IFRS 13 On Demand technology With and Without – Estimates the fair value of an asset by comparing the value of the business inclusive of the subject asset, to the hypothetical value of the same business excluding the subject asset. The with and without method is used to separate one intangible asset with a significant value from other intangibles. For example in case of bringing new technology to the market, the value of the new technology can be estimated as follows:
Value of the (existing) business with new technology On Demand technology With and Without
Value of the (existing) business without new technology, where customer relationships are re-created
= Value of the new technology
Best used when: On Demand technology With and Without
• Customers are NOT the primary assets or On Demand technology With and Without
• Customer relationships can be re-created On Demand technology With and Without
• Time to re-create the customer relationships is short and does not change the structure of the business
Calculation: On Demand technology With and Without
WACC = Weighted Average Cost of Capital | COGS = Cost of Goods Sold | G&A = General & Administrative (or Overhead) |S&M = Sales & Marketing | TAB = Tax Amortisation Benefit
The with or without valuation method is frequently used in the valuation of:
- Non-competition agreements;
- Franchises; and
- Processes and technologies.
The present value formula:
- Free cash flow forecast for business ‘with’ the subject asset On Demand technology With and Without
- Enterprise-wide discount rate On Demand technology With and Without
- Expected life of business On Demand technology With and Without
- Free cash flow forecast ‘without’ the subject asset
- Enterprise-wide discount rate excluding asset
- Expected period to replace asset + costs
- Tax amortization benefit (asset values, tax rates, tax amortization rates)
Another use of the with and without method is in valuing each component if compound instruments have to be recognised at initial measurement at fair value. Sometimes issued non-derivative financial instruments contain both liability and equity elements. In other words, one component of the instruments meets the definition of a financial liability and another component of the instrument meets the definition of an equity instrument. Such instruments are referred to as compound instruments.
A common form of compound financial instrument is a debt instrument with an embedded conversion option, such as a bond convertible into ordinary shares of the issuer, and without any other embedded derivative features.
IAS 32 28 states that the issuer of a non-derivative financial instrument shall evaluate the terms of the financial instrument to determine whether it contains both a liability and an equity component. Such components shall be classified separately as financial liabilities, financial assets or equity instruments, as follows :
- The issuer’s obligation to make scheduled payments of interest and principal is a financial liability that exists as long as the instrument is not converted. On initial recognition, the fair value of the liability component is the present value of the contractually determined stream of future cash flows discounted at the rate of interest applied at the time by the market to instruments of comparable credit status and providing substantially the same cash flows, on the same terms, but without the conversion option.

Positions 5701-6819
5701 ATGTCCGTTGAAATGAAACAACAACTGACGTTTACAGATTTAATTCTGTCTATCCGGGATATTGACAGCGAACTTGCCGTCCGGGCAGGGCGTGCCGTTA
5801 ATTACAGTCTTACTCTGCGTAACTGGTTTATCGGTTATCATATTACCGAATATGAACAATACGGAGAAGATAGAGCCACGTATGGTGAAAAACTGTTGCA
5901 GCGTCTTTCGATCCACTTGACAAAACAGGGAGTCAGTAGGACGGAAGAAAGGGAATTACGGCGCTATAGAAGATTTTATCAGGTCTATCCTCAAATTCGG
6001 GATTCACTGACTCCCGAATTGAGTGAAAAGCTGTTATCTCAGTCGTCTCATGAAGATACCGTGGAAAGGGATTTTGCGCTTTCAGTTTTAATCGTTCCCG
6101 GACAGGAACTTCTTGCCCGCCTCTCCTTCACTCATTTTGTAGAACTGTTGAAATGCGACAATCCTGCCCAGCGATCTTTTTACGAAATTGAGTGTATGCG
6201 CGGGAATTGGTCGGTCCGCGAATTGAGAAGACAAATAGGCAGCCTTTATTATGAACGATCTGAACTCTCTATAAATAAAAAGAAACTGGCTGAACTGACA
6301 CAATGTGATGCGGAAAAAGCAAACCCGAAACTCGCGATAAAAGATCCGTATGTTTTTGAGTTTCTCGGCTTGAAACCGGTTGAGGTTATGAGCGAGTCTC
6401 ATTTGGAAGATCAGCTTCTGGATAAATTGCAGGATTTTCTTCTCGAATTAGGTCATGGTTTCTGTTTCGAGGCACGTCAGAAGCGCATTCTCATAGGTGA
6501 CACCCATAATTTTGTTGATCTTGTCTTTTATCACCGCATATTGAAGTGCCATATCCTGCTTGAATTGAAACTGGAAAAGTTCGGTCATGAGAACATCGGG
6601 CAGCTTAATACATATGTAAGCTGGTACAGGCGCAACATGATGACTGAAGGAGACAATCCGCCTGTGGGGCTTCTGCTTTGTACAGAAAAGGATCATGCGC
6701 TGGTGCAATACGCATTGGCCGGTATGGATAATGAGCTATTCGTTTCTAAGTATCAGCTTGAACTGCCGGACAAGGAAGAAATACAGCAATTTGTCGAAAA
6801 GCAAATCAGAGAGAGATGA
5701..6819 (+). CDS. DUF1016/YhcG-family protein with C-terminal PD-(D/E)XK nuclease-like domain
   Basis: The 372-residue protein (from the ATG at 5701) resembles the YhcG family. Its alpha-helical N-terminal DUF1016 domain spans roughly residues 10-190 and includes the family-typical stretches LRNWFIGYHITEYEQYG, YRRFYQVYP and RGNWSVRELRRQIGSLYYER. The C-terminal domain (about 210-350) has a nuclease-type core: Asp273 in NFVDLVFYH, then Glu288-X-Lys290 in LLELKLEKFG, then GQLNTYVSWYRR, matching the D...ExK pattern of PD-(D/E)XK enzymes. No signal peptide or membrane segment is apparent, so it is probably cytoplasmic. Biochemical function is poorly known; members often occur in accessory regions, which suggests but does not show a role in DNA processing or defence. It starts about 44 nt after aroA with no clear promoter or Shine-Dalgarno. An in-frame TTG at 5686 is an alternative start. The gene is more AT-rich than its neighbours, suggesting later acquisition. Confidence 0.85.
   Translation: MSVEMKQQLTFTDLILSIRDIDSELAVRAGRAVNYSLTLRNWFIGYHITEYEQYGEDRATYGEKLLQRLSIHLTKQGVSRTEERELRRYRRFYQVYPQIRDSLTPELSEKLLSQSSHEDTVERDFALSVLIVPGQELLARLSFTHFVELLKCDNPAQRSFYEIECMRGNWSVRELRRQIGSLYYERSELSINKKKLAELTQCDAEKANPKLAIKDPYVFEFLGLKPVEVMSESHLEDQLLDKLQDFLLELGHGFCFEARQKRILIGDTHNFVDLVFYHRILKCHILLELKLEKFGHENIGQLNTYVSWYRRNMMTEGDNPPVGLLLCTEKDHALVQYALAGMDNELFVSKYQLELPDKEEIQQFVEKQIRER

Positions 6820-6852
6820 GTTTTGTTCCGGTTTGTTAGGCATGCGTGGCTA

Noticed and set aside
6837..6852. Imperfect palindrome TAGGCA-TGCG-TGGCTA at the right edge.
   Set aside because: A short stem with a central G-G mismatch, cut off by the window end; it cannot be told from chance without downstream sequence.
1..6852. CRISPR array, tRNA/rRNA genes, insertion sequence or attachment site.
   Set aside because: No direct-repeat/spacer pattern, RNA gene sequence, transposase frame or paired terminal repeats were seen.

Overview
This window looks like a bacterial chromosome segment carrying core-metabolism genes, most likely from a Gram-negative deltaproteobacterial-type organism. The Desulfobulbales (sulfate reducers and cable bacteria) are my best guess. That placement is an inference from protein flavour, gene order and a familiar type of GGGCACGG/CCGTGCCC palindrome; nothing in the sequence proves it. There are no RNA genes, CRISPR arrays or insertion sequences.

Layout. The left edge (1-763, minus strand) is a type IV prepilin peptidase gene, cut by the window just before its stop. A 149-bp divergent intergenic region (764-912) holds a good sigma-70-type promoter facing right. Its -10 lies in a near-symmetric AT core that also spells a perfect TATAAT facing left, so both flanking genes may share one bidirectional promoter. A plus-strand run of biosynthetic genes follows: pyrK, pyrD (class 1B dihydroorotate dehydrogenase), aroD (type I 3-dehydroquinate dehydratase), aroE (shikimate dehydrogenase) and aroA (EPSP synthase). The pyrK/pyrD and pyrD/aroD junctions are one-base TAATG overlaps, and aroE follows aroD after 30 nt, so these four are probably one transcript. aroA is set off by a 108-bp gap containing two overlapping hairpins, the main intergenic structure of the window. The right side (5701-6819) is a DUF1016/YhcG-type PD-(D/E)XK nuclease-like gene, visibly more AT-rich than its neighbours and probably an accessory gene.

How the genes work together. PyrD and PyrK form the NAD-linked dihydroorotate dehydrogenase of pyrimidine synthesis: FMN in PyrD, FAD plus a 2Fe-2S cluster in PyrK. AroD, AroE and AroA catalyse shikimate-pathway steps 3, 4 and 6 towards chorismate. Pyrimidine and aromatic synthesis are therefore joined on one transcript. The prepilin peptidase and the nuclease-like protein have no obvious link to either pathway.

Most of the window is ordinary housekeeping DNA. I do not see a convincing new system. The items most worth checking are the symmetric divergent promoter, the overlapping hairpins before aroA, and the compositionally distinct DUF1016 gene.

- The equity instrument is an embedded option to convert the liability into equity of the issuer. The fair value of the option comprises its time value and its intrinsic value, if any. This option has value on initial recognition even when it is out of the money.
How to recognize the initial carrying amounts of the liability and equity components of the compound instrument?
To determine the initial carrying amounts of the liability and equity components, entities apply the so-called with-and-without method. The fair value of the instrument is determined first including the equity component. The fair value of the instrument as a whole generally equals the proceeds (consideration) received in issuing the instrument. The liability component is then measured separately without the equity component. The equity component is assigned the residual amount after deducting from the fair value of the compound instrument as a whole the amount separately determined for the liability component.
Entity A issues a bond with a principal amount of $100,000. The holder of the bond has the right to convert the bond into ordinary shares of Entity A. On issuance, Entity A receives proceeds of $100,000. By discounting the principal and interest cash flows of the bond using interest rates for similar bonds without an equity component, Entity A determines that the fair value of a similar bond without any equity component would have been $91,000.
Therefore, the initial carrying amount of the liability component is $91,000. The initial carrying amount of the equity component is computed as the difference between the total proceeds (fair value) of $100,000 and the initial carrying amount of the liability component of $91,000. Thus the initial carrying amount of the equity component is $9,000. Entity A makes this journal entry:
See also: The IFRS Foundation